Unexported struct

If you want to fulfill the "safe" part, you may use unexported structs, but then they cannot be used in constant declarations.


type unary struct {
    val int

var (
    Positive = unary{1}
    Negative = unary{-1}

func (u unary) String() string {
    if u == Positive {
        return "+"
    return "-"

func (u unary) CalExpr() int {
    return u.val

Attempting to change its value:

p := unary.Positive

p.val = 3 // Error: p.val undefied (cannot refer to unexported field or method val)

p = unary.unary{3} // Error: cannot refer to unexported name unary.unary
// Also error: implicit assignment of unexported field 'val' in unary.unary literal

Note that since we're now using a struct, we can further simplify our code by adding the string representation of our values to the struct:

type unary struct {
    val int
    str string

var (
    Positive = unary{1, "+"}
    Negative = unary{-1, "-"}

func (u unary) String() string { return u.str }

func (u unary) CalExpr() int { return u.val }

Note that this solution still has a "flaw": it uses exported global variables, whose values can be changed by other packages. It's true that other packages cannot create and assign new values, but they can do so with existing values, e.g.:

unary.Positive = unary.Negative

If you want to protect yourself from such misuse, you also have to make such global variables unexported. And then of course you have to create exported functions to expose those values, for example:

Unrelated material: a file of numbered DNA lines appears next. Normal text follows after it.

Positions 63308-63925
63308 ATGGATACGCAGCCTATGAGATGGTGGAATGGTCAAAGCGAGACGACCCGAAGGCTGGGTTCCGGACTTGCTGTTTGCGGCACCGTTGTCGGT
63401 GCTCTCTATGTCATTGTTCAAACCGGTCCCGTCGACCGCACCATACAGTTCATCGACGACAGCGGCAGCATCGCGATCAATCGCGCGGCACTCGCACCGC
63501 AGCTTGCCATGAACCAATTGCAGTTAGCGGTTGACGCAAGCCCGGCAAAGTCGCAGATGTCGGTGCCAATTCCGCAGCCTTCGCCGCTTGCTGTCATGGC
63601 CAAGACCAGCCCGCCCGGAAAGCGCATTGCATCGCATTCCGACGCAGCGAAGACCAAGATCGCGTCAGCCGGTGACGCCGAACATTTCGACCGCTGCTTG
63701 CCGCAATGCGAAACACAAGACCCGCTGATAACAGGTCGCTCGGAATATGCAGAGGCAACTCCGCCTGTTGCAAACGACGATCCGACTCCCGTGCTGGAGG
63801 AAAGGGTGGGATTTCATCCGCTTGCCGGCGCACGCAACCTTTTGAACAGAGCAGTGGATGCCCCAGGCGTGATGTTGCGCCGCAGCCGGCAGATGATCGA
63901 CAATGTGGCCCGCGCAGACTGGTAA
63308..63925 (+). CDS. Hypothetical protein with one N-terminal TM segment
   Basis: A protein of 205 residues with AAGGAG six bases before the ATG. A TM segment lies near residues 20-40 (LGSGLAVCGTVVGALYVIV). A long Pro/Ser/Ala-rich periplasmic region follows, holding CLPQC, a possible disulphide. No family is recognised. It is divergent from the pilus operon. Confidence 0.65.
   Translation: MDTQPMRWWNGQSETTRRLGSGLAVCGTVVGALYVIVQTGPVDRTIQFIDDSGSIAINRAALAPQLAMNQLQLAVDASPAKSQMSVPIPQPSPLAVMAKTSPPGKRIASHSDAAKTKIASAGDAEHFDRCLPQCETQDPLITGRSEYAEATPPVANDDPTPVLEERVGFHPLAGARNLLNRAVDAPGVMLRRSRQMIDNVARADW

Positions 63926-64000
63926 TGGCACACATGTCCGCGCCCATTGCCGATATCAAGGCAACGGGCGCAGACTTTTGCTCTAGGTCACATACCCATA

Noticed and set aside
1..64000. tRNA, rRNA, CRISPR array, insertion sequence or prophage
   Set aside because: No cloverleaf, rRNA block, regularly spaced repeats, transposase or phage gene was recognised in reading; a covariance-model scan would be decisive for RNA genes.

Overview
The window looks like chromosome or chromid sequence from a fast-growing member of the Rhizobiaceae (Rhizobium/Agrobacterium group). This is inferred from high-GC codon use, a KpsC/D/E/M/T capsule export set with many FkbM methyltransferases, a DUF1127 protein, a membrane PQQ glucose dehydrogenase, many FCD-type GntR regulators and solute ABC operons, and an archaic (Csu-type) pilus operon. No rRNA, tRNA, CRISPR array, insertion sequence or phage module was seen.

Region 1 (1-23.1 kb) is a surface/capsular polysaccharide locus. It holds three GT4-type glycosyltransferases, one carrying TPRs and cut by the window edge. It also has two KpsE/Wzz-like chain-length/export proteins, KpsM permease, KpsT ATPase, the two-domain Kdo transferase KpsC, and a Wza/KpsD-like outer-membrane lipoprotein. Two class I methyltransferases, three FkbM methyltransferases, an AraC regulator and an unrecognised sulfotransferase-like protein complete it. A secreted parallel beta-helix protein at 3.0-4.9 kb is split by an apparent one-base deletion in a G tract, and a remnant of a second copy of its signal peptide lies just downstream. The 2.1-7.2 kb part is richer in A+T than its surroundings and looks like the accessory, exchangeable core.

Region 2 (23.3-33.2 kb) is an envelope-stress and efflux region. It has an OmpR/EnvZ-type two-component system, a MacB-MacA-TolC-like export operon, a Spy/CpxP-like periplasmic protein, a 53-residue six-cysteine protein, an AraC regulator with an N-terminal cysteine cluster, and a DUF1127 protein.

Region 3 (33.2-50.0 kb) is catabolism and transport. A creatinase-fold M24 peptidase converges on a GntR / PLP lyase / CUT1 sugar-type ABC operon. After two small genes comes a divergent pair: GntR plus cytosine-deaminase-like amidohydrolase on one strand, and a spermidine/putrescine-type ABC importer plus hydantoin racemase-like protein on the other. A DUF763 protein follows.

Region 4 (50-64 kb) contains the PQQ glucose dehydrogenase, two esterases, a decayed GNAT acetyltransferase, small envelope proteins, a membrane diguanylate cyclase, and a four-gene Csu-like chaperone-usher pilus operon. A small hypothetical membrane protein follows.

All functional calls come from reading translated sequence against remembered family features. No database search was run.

var (
    positive = unary{1}
    negative = unary{-1}

func Positive() unary { return positive }

func Negative() unary { return negative }

Then acquiring/using the values:

p := unary.Positive()


Care must be taken if you plan to use an interface type for your "constants". An example can be seen in Kaveh Shahbazian's answer. An unexported method is used to prevent others from implementing the interface, giving you the illusion that others truely can't implement it:

type Unary interface {
    CalExpr() int
    disabler() // implementing this interface outside this package is disabled

var (
    Positive Unary = unary(1)  // visible outside of the package unary
    Negative Unary = unary(-1) // visible outside of the package unary

type unary int // not visible outside of the package unary

func (u unary) disabler() {}

func (u unary) String() string { /* ... */ }

func (u unary) CalExpr() int { /* ... */ }